Net income came in at $1.2 billion on revenue of $39.1 billion, compared with income of $1.5 billion and revenue of $37.6 billion during the year-ago period.
Adjusted earnings of 84 cents per share were well above the 75 cents expected by analysts.
The 19 percent profit decline was due in part to one-time items, including the purchase of GM Korea shares, that reduced earnings per share by nine cents, the biggest US automaker said in a statement.
Net revenue rose 4 percent from a year ago, to $39.1 billion. The average analyst estimate was for $38.4 billion.
“We continue to perform well in the world’s two most important markets, the US and China,” Dan Akerson, GM chairman and chief executive, said in the statement.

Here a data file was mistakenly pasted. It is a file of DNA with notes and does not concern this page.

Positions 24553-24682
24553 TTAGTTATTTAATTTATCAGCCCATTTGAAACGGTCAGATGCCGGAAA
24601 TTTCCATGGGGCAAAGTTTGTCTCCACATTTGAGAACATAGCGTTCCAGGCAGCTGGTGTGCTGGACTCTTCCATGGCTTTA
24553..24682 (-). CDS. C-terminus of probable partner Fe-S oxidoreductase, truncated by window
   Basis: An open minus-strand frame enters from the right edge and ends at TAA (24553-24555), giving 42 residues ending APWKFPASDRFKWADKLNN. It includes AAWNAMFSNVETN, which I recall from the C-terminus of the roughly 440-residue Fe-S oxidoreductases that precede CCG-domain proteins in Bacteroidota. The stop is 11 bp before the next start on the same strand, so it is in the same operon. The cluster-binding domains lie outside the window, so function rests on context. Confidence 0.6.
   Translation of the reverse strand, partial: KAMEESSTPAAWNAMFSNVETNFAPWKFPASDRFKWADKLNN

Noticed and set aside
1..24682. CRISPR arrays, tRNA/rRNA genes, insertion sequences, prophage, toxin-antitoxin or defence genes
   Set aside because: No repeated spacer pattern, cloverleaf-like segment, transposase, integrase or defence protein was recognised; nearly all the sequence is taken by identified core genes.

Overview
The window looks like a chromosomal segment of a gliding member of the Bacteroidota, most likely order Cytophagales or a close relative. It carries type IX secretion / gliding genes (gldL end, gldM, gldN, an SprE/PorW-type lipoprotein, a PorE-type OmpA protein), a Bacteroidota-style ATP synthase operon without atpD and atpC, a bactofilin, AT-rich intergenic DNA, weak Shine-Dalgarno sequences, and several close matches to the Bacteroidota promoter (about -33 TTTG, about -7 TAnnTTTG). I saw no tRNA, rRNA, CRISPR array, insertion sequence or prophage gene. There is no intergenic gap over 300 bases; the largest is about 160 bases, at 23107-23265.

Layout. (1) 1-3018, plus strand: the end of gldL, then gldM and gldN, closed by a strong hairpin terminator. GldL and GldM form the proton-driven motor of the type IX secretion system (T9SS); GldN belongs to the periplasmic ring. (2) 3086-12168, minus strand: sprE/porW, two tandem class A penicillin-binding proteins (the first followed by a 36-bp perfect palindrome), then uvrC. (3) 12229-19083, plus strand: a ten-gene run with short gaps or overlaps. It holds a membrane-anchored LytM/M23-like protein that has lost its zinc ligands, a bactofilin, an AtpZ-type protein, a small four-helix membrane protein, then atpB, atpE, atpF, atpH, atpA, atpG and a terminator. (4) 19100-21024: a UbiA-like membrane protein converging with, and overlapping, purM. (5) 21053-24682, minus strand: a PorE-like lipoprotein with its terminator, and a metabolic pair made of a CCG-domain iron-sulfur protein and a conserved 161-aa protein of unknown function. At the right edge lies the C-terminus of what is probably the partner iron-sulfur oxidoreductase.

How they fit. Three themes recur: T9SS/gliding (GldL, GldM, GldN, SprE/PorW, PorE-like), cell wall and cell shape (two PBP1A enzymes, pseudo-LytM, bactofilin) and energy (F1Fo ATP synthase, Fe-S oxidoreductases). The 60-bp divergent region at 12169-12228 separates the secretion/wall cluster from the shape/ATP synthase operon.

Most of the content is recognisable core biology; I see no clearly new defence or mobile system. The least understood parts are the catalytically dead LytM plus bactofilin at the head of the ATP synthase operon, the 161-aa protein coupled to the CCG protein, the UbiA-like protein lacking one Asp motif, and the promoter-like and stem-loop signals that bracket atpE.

“We also made further progress in our European business and saw the steady performance of our global brands Chevrolet and Cadillac.”
In North America, GM’s biggest market, pre-tax income rose 4 percent to $1.98 billion.
Losses in Europe narrowed by more than a third to $110 million.
Results in Asia were generally weaker, with pre-tax profit down 64 percent at $228 million, excluding China.
GM’s Latin America earnings more than tripled to $54 million.
GM shares were up 1.4 percent in pre-market trading.